The Journal of Humanitarian Affairs is an exciting, new open access journal
hosted jointly by The Humanitarian Affairs Team at Save the Children UK, and
Centre de Réflexion sur l’Action et les Savoirs Humanitaires MSF (Paris) and the
Humanitarian and Conflict Response Institute at the University of Manchester. It
will contribute to current thinking around humanitarian governance, policy and
practice with academic rigour and political courage. The journal will challenge
contributors and readers to think critically about humanitarian issues that are
often approached from reductionist assumptions about what experience and
evidence mean. It will cover contemporary, historical, methodological and
applied subject matters and will bring together studies, debates and literature
reviews. The journal will engage with these through diverse online content,
including peer reviewed articles, expert interviews, policy analyses, literature
reviews and ‘spotlight’ features.
Our rationale can be summed up as follows: the sector is growing and is facing severe ethical and practical challenges. The Journal of Humanitarian Affairs will provide a space for serious and inter-disciplinary academic and practitioner exchanges on pressing issues of international interest.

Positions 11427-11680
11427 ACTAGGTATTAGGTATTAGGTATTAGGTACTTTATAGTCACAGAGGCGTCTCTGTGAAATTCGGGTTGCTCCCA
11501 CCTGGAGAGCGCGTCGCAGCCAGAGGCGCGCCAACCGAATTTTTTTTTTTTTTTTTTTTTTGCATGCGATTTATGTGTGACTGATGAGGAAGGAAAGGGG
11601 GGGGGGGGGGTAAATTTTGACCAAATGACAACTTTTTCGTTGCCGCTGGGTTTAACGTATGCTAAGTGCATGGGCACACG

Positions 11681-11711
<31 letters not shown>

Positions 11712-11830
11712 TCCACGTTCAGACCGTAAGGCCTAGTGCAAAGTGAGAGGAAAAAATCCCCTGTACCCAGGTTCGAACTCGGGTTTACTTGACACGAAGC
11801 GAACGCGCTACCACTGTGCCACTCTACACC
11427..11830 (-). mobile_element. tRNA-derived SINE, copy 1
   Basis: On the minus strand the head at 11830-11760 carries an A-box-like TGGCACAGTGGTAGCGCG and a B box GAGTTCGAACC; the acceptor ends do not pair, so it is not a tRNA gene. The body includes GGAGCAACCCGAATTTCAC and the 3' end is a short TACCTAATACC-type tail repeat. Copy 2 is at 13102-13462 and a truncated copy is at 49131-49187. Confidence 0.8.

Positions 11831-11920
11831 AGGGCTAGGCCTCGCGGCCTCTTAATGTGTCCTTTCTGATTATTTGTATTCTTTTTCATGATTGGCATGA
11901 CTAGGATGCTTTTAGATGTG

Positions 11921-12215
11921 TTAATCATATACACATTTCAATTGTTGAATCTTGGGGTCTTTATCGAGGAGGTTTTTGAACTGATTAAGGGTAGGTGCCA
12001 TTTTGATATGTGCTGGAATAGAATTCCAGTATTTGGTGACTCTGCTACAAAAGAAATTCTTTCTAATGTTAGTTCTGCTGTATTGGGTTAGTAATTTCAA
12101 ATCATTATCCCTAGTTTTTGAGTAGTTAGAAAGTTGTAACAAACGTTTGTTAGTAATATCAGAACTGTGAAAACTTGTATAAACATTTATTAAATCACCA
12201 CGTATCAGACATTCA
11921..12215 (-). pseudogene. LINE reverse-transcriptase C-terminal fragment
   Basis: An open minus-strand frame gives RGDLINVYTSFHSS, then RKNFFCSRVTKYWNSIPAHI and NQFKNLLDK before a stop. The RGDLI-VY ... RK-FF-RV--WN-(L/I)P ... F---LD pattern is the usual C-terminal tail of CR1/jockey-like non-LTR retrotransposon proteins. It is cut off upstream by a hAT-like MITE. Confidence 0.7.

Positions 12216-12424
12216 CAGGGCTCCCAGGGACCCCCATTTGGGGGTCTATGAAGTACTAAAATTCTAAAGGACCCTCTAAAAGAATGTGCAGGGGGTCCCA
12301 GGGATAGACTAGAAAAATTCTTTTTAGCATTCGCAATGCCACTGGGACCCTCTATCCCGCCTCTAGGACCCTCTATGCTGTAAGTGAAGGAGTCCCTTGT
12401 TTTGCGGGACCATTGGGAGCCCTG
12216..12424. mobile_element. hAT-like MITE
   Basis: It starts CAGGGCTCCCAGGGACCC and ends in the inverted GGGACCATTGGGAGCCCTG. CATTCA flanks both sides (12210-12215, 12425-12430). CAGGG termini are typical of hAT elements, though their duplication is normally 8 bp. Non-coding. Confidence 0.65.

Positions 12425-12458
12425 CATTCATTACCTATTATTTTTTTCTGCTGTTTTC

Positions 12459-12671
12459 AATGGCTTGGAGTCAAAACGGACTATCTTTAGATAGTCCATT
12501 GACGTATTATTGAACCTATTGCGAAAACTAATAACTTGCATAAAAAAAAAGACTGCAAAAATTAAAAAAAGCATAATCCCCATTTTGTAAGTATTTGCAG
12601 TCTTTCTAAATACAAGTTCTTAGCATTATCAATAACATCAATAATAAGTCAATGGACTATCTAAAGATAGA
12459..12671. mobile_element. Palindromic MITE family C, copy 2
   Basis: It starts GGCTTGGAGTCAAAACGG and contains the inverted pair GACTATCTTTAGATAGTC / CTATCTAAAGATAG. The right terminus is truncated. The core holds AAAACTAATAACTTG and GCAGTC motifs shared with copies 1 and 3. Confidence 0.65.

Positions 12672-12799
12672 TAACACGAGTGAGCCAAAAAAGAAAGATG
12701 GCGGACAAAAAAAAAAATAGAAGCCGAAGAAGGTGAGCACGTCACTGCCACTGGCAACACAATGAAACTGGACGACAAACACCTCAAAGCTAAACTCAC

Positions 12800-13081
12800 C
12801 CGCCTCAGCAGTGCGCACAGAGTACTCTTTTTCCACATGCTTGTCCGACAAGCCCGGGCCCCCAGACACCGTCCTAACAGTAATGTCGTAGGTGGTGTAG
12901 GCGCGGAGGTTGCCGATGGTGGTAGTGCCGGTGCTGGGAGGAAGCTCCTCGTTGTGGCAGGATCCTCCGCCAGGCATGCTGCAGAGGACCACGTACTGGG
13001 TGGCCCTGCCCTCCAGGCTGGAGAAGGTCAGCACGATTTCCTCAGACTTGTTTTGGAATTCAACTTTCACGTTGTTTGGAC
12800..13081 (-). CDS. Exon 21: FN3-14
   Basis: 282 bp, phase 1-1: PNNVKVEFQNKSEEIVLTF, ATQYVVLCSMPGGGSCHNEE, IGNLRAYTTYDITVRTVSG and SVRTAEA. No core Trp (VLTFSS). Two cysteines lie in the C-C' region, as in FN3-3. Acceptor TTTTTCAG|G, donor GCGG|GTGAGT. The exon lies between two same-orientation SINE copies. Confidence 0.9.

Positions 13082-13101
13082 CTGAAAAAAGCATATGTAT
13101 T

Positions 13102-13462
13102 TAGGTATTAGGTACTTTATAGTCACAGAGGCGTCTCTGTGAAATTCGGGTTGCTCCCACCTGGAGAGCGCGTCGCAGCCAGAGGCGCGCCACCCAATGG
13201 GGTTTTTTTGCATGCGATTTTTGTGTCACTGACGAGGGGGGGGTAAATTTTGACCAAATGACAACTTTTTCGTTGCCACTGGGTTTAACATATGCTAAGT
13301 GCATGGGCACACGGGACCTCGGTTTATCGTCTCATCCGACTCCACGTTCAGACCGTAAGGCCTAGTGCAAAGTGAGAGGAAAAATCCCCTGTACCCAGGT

The journal aims to be a home and platform for leading thinkers on humanitarian affairs, a place where ideas are floated, controversies are aired and new research is published and scrutinised. Areas in which submissions will be considered include humanitarian financing, migrations and responses, the history of humanitarian aid, failed humanitarian interventions, media representations of humanitarianism, the changing landscape of humanitarianism, the response of states to foreign interventions and critical debates on concepts such as resilience or security.
is often filtered through expert and professional opinions. Historically, disaster studies have failed to ground research in local realities ( Gaillard, 2018 ; Altbach, 2004 ) and research on post-disaster recovery and resilience is usually done about people experiencing risk rather than being done by or with them ( Jigyasu, 2005 ). In addition, local actors are often stripped of their political agency and reduced to victims that are merely surviving or recovering from hazards ( Sou, 2021 ; Chandler, 2012 ; Bohle et al. , 2019). These troubling trends led a
humanitarian response. We also looked at the main gaps in the five areas that experts agree are essential for children’s holistic development: good health, adequate nutrition, security and safety, responsive caregiving and opportunities for early learning. 2 Main Findings Half the world’s refugees are children; more detailed guidance on supporting them is needed. Attention to young children and their caregivers is present but should be more detailed. While all fifteen humanitarian standards and guidance documents reviewed address children, less than half